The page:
TAMPA, Fla. — On Monday, a judge vacated the conviction of 55-year-old Robert DuBoise.
DuBoise was convicted for the murder of Barbara Grams in 1983.
Attorneys debunked the bite mark evidence that was used to convict DuBoise and presented DNA evidence that cleared him of the crime. His name will also be removed from the state’s convicted sex offender list.
Just minutes after a judge exonerated DuBoise, Hillsborough State Attorney Andrew Warren announced his office would begin reviewing decades of convictions to see if anyone else had been wrongly prosecuted based upon bite mark evidence.
“The evidence, as we know by now, has been discredited by modern science,” Warren said. “It’s not reliable.”
Warren said he can’t rule out the possibility there are other defendants out there, wrongly convicted, using now-scientifically-debunked bite mark evidence. So, his office will begin the lengthy, tedious process of reviewing case files dating back decades.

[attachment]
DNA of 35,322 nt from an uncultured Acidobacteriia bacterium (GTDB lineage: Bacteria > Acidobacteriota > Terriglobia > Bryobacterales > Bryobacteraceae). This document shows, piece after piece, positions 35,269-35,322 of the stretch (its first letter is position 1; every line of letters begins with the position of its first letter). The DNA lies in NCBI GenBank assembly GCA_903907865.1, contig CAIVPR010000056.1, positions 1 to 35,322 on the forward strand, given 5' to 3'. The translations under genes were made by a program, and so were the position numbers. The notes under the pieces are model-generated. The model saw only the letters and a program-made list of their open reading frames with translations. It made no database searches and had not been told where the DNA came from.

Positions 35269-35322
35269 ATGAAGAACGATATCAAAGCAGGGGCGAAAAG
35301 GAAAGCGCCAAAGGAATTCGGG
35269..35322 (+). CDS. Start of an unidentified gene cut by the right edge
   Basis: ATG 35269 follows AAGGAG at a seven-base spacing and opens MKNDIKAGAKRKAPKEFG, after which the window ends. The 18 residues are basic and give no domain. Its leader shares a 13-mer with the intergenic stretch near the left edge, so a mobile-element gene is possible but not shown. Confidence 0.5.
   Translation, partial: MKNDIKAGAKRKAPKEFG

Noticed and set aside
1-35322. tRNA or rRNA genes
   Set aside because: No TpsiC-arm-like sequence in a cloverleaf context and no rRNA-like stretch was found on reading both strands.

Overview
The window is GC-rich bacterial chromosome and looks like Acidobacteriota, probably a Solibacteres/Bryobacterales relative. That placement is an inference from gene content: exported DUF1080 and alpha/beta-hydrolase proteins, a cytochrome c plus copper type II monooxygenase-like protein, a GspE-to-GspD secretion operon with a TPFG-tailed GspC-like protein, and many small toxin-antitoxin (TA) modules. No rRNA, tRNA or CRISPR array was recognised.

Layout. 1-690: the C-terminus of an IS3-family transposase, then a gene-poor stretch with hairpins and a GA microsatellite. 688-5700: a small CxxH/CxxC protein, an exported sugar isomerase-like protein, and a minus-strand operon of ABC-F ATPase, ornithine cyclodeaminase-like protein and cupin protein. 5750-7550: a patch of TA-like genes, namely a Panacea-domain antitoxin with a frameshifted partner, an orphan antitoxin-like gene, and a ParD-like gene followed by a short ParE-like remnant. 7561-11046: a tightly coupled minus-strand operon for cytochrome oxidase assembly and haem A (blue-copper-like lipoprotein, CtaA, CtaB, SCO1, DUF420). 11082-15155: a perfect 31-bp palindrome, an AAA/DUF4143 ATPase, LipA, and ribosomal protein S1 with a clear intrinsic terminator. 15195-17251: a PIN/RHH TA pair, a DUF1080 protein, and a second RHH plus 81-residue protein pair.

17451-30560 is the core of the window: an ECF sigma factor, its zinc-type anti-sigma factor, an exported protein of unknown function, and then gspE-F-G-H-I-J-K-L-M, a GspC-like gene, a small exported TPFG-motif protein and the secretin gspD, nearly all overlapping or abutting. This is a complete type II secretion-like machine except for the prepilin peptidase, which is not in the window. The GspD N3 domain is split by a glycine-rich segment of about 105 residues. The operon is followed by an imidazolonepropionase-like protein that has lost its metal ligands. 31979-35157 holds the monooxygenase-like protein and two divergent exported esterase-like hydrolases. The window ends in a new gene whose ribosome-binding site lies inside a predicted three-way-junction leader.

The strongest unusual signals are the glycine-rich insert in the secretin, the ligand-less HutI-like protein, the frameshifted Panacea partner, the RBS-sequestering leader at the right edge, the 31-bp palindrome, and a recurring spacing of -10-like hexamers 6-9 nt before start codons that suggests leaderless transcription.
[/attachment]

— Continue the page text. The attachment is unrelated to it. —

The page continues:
“We want to make sure that if there are any other convictions in this office that were based in large part on that bite mark analysis, that we go back, review it, and fix it,” Warren said.
“I believe this is, in fact, the first time a prosecutor has done this,” Innocence Project Attorney Susan Friedman said. “Made a commitment to seeking out these potential wrongful convictions.”
Warren admits it’s hard to know where to begin. Reviewing thousands of cases could take years.
They hope lawyers, relatives and even convicts themselves will reach out to them.
“We are committed to finding each and every one we can, but we need the help from the defense bar,” said the unit’s supervising attorney, Teresa Hall. “Prior retired prosecutors if they know of a case.”
Prosecutors say just because bite mark evidence was used to get a conviction doesn’t mean a defendant will automatically be exonerated. It will, however, trigger a review process.
DuBoise said he was living proof wrongly convicted people are out there. He praised the State Attorney’s commitment and urged others not to give up.
“You know, I really see hope now,” DuBoise said. “Their day is going to come. They just have to keep the faith. Don’t let your situation change you.”
The Hillsborough County State Attorney‘s office has moved to vacate 19 cases since forming its Conviction Review Unit a little over two years ago. Warren said they hope they don’t find another Robert DuBoise in Hillsborough County.
“But if we don’t,” he said, “It won’t be for lack of trying.”
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